Before the 2014 Tasmanian state election, with polls suggesting the Liberals were positioned to win government, Hodgman had promised that he would only govern in majority. ABC News election analyst Antony Green suggested Hodgman's promise could have come back to haunt him if the Palmer United Party, which made a significant effort in the election, were to siphon off enough votes to deny the Liberals a majority.[4] On election night, Hodgman led the Liberal Party to victory with a swing of over 9% against the incumbent Labor Party. The Liberals picked up an additional seat in every electorate except Denison, assuring that Hodgman would have a secure majority. They ultimately went on to win 15 seats–a comprehensive victory under current Tasmanian electoral practice (three seats each in the five electorates).

Hodgman himself topped the poll in Franklin, tallying 23,589 first preference votes on 35 percent of the first preference vote; the total number of electors in Franklin is 74,189.[6] This result was achieved despite competing against both Giddings and Greens leader Nick McKim in this multi-member electorate. Hodgman was sworn in as the 45th Premier of Tasmania, alongside the members of his cabinet, on 31 March 2014, becoming only the fifth non-Labor premier in 80 years[7] and only the third to govern in majority.

2018 election[edit]

Hodgman dissolved the parliament and called the election for March 3. Repeating his vow of four years earlier, Hodgman categorically ruled out governing in coalition or minority, saying, "We will govern alone or not at all." However it was thought unlikely at the time that the Liberals would keep their majority due to the strong polling of the Greens and the Jacqui Lambie Network.[8]

During the campaign, Hodgman and the Liberals promised to keep poker machines in pubs and clubs.[9][10] He claimed 5000 jobs were at risk if machines were banned, although fact checkers called this claim overblown.[11]

The day before the election it was revealed that the Liberals had privately indicated to farming stakeholders they might relax the state's gun laws. The move was criticised by some opponents.[12]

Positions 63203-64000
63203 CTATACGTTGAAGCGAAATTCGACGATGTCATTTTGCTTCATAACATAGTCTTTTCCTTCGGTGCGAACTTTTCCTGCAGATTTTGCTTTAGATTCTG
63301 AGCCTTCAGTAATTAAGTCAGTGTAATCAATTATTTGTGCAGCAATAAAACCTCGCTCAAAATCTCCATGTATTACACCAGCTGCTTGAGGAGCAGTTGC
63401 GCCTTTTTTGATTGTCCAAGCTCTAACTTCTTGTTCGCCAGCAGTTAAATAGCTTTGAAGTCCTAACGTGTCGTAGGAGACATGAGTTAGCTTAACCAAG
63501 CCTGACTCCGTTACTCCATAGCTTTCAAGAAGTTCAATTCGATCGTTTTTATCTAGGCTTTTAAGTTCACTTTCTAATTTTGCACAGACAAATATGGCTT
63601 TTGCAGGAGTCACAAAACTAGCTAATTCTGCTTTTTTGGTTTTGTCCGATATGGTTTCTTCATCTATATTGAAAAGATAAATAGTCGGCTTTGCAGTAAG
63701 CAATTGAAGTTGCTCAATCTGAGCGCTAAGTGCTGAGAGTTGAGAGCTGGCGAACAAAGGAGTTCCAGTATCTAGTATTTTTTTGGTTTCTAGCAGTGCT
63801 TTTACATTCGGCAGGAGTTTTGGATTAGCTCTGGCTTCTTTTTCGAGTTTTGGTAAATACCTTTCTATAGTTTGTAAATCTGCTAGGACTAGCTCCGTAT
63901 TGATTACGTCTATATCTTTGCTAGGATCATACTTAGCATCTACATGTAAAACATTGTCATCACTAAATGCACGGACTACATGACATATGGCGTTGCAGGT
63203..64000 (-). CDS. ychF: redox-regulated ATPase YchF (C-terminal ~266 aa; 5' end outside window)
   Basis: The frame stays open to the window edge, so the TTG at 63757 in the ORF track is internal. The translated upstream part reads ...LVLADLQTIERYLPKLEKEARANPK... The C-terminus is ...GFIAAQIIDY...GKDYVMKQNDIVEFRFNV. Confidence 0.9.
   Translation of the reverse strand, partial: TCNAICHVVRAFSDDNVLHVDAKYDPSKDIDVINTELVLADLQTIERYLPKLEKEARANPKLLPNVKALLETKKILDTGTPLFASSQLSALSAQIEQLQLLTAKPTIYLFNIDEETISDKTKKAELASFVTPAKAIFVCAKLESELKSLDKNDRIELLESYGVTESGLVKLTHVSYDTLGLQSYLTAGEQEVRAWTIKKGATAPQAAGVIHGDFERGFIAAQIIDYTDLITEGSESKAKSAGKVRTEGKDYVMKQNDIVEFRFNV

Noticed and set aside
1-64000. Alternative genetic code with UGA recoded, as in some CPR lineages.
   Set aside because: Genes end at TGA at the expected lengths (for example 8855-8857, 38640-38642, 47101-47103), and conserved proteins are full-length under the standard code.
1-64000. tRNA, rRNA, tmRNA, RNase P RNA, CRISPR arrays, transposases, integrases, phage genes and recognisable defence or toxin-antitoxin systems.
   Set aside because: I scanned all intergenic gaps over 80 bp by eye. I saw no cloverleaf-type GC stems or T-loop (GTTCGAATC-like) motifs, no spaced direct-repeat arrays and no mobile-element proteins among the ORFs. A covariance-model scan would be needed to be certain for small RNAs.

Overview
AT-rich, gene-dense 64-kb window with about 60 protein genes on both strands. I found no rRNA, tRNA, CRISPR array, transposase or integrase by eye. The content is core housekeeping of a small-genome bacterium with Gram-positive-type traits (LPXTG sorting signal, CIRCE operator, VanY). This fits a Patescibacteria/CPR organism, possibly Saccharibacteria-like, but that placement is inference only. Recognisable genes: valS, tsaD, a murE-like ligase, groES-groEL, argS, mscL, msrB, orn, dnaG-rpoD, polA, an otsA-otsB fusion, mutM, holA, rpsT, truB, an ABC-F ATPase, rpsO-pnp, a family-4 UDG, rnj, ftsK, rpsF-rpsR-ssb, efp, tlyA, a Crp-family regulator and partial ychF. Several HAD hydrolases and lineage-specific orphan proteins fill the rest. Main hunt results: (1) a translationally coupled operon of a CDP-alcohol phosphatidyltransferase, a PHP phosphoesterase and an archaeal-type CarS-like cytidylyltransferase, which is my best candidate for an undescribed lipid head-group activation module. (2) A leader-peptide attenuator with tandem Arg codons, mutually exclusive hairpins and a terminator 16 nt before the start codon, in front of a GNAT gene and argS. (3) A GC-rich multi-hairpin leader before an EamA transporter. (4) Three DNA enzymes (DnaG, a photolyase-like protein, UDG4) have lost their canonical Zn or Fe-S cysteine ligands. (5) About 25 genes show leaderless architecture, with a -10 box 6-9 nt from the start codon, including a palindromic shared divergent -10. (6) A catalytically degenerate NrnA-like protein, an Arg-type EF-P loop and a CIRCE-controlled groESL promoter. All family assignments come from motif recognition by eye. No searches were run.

Ultimately, the Liberals suffered a swing of two seats, leaving them at 13 seats, just enough for a majority. It was only the second time in 87 years that the non-Labor forces in Tasmania had been reelected with an outright majority.

Hodgman is one of the few Australian state politicians to have never spent a day on the backbench. He has spent his entire tenure in the House of Assembly as deputy opposition leader (2002-2006), opposition leader (2006-2014) and premier (2014-present).

References[edit]

  1. ^ a b "HODGMAN: William Edward Felix". The Parliament of Tasmania from 1856. Parliament of Tasmania. Retrieved 15 March 2014.
  2. ^ "Hodgman takes charge of Liberals". ABC News. Australia. 30 March 2006. Retrieved 24 March 2014.
  3. ^ Denholm, Matthew (1 April 2010). "Bartlett's Labor gives up power in Tasmania to Will Hodgman's Liberals". The Australian. Retrieved 10 April 2010.
  4. ^ a b Green, Antony. 2014 Tasmanian election preview. ABC News, 2014-01-17.
  5. ^ Ogilvie, Felicity (9 April 2010). "Governor's stinging rebuke for Bartlett". ABC News. Retrieved 10 April 2010. See also Ogilvie, Felicity (9 April 2010). "Tasmanian Governor explains why he picked Labor". PM (ABC). Retrieved 10 April 2010.
  6. ^ "2014 Tasmanian Election Results - Division of Franklin". Tasmanian Electoral Commission. 27 March 2014. Retrieved 30 March 2014.
  7. ^ "Will Hodgman announces cabinet line-up for new Tasmanian government". ABC News. Australia. 30 March 2014. Retrieved 30 March 2014.
  8. ^ Wahlquist, Calla (2018-01-27). "Tasmania election: Will Hodgman says Liberals will 'govern alone or not at all'". the Guardian. Retrieved 2018-02-02.
  9. ^ "PM dodges pokies regulation questions while supporting Tasmanian Liberal campaign". ABC News. 2018-02-16. Retrieved 2018-02-20.
  10. ^ "Liberals gamble on giving more back to pubs, clubs from pokies". ABC News. 2018-01-09. Retrieved 2018-02-20.
  11. ^ Carmignani, Fabrizio. "FactCheck: are 'around 5,000 jobs' at risk if pokies are removed from pubs and clubs in Tasmania?". The Conversation. Retrieved 2018-02-20.
  12. ^ Relaxation of Tasmanian gun laws is about supporting farmers: Will Hodgman, Australian Broadcasting Corporation, 2018-03-02, retrieved 2018-03-01

External links[edit]

Tasmanian House of Assembly
Preceded by
Paul Lennon
Martin McManus
Neville Oliver
Matt Smith
Paula Wriedt
Member for Franklin
2002–present
Served alongside: Ross Butler (2008–2010)
Lara Giddings (2002–2018)
Daniel Hulme (2009–2010)
Paul Lennon (2002–2008)
Nick McKim (2008–present)
David O'Byrne (2010–2014)
Jacquie Petrusma (2010–present)
Paul Harriss (2014–present)
Incumbent
Political offices
Preceded by
Rene Hidding
Leader of the Opposition of Tasmania
2006–2014
Succeeded by
Bryan Green
Preceded by
Lara Giddings
Premier of Tasmania
2014–present
Incumbent
Party political offices
Preceded by
Rene Hidding
Leader of the Liberal Party in Tasmania
2006–present
Incumbent